Much like his teammate Kyle Hendricks, Lester has had Lady Luck in his corner this year. Despite having a line drive rate and hard hit rate higher than his career marks, Lester has posted a career best .254 BABIP (eight lowest amongst qualified starters), which is nearly 50 points better than his career mark. He has also recorded a LOB% of 85.9-percent (tops amongst qualified starters), which is also a career high and is over 10-percent better than his career figure of 75.3-percent.

On the whole, Lester’s 2016 year-to-date peripherals look eerily similar to his 2015 numbers. Yet, his ERA has fallen from 3.34 down to 2.40 and his WHIP from 1.12 down to 1.02. No matter which ERA estimator that you look at, all of them suggest that Lester’s 2016 season is inline with a career average campaign. For his career, Lester has posted a 3.45 ERA and 1.24 WHIP.

Lester will be 33 in January and there was some preseason chatter that he had a bone chip in his pitching elbow. Given his place near the top of the starting pitcher regression candidate list, Lester seems like a great sell high for those in dynasty leagues.

Ian Kennedy, Kansas City Royals

Kennedy has fit in nicely with the Royals and at first glance, he has not missed the pitcher-friendly confines of Petco Park. Thanks to a 3.60 ERA, 1.20 WHIP, and with a K/9 mark just shy of 9, Kennedy is currently the 34th ranked starting pitcher on the ESPN Player Rater.

With a 84.2-percent LOB%, good for second amongst all qualified starters, Kennedy has set a new career high and his career mark is a more normal 74.6-percent. The fact that he has posted a mid 3.00’s ERA is heroic considering that all of his ERA estimators suggest this has been the worst season of his career.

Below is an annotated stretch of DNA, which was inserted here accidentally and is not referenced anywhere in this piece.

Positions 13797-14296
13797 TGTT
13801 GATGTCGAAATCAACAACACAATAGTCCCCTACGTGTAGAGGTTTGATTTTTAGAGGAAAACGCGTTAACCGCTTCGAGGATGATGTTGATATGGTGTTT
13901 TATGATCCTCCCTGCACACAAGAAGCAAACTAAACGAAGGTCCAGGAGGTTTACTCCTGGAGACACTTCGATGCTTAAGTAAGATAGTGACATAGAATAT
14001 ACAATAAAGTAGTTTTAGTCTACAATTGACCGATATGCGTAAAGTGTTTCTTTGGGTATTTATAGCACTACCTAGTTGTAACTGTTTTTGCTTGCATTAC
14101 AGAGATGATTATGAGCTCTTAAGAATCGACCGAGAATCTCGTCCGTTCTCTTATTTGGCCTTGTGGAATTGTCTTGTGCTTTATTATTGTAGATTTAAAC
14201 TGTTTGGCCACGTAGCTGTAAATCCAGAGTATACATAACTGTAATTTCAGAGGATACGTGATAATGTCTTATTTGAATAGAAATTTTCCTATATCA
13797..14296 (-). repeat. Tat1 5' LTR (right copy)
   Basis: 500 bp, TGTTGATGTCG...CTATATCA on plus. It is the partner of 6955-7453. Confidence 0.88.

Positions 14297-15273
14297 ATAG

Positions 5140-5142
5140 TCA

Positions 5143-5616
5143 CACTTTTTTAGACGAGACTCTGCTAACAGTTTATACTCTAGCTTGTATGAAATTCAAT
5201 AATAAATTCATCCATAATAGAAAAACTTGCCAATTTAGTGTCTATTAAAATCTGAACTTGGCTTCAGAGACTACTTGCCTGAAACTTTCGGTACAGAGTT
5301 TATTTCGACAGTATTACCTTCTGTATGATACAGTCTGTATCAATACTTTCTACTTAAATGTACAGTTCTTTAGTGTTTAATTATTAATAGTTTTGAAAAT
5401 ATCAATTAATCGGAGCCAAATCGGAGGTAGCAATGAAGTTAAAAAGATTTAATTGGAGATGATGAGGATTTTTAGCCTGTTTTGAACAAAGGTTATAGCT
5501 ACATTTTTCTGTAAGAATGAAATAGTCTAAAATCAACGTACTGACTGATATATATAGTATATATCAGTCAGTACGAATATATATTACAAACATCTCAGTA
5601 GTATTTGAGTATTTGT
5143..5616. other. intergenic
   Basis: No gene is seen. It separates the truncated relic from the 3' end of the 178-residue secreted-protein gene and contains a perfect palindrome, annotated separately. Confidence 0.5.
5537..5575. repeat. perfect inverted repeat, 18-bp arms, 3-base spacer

So far in 2016, Kennedy has recorded his worst hard hit rate of his career with a mark of 36.3-percent, good for third worst amongst qualified starters. He also owns the seventh highest fly ball rate amongst qualified starters. The last time I checked, hard hit fly balls usually are not a good thing for a pitcher.

As we look towards 2017, I would project Kennedy to have an ERA well north of 4.00 and a WHIP closer to his career mark of 1.27. Those numbers will surely put Kennedy among the top starting pitcher regression candidates.

Expectations next year for these three starting pitcher regression candidates should be tempered, as their underlying statistics tell a different story than their headline numbers.

This concludes another season of the Fantasy Lookout. I hope everyone had a great season and make sure you stayed tuned to SCFE for all of the incredible Fantasy content. Thanks for reading.

Data courtesy of www.fangraphs.com and ESPN.com

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Fabian Taylor

Fabian Taylor lives in Vancouver, BC. In his previous life, he traded natural gas for a couple firms in Calgary. He now trades stocks, bonds, and commodities out of a float home office. Family, finance and Fantasy Sports -- Is there anything else?